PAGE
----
{

        /*So here we create a private transform to hold our target in*/

         private Transform target;
        /*We then override the Start function once more to add a little bit more functionality to the class*/

         override protected void Start()
         {

        /*We set a shorter lifespan because Vector3.Normalize is somewhat expensive, and having dozens of these on the screen at once is just asking from trouble*/

                 mLifeSpan = 4.0f;
                /*We then start two new coroutines that will check for the target's destruction and rotate the projectile towards the target if it exists*/

                 StartCoroutine(checkIfTargetDestroyed());
                 StartCoroutine(rotateTowardsEnemy());
                  base.Start();
         }
        /*Our checkIfTargetIsDestroyed function just checks to see if target is set to null. If it doesn't exist, we call a function called findTarget*/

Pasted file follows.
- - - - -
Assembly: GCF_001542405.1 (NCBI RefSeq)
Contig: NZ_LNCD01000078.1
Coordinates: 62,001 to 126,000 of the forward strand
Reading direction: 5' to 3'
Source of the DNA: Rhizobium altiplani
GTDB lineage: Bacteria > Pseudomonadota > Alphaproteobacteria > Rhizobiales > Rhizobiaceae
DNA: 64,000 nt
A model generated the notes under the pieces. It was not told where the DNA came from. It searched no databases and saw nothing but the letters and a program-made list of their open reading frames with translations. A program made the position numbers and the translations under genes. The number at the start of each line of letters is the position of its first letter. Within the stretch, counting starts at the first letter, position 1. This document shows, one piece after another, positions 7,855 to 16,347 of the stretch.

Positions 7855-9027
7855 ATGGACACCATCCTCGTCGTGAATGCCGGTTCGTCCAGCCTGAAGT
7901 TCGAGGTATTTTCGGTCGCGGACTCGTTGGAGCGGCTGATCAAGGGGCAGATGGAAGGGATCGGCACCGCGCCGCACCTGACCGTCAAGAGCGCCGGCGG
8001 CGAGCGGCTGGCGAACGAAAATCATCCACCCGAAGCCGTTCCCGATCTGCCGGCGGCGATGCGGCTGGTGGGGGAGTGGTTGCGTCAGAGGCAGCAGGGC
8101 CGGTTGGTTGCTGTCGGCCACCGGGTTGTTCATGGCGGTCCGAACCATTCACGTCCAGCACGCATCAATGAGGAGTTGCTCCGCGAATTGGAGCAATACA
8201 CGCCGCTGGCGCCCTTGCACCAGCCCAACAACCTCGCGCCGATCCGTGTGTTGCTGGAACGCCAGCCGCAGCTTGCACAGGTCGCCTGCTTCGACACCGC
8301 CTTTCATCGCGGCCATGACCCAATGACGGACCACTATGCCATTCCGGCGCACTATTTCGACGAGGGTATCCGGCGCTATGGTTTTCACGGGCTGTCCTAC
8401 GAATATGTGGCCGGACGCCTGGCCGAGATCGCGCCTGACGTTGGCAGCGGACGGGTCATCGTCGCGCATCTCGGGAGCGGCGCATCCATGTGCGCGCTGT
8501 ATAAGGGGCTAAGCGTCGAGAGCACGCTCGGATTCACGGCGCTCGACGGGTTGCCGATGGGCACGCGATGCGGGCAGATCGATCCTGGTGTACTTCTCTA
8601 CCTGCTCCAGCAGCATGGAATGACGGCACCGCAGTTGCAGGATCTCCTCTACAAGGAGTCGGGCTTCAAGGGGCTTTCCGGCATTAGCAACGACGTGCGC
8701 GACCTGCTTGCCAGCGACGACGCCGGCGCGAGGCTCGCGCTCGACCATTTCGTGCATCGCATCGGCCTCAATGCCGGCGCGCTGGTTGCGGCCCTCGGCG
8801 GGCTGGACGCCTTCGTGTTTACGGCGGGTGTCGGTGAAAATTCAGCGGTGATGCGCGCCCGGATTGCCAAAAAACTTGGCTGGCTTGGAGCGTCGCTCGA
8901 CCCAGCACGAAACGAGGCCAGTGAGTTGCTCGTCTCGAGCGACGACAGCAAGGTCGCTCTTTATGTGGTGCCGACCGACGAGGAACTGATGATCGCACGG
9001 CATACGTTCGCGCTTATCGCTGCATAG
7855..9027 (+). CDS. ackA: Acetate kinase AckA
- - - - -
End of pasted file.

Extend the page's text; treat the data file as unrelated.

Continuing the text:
private IEnumerator checkIfTargetDestroyed()
         {
                  yield return new WaitForSeconds(0.5f);
                  while (true)
                 {
                          if(target == null)
                         {
                                  findTarget();
                          }
                          yield return new WaitForSeconds(1.0f);
                 }
         }

        /*Our findTarget function is conditional depending on what the instigator of this projectile is*/

         void findTarget()
         {
                  BaseEntity newTarget;
                /*If the instigator is the player, we find all enemies that are alive, and then target a random one*/

                 if(mInstigatorType == typeof(Player))
                  {
                          object[] enemyList = GameObject.FindObjectsOfType(typeof(Enemy));
                         newTarget = enemyList[Random.Range(0, enemyList.Length)] as Enemy;
                  }

                /*If the instigator is an enemy, we find the player and target it*/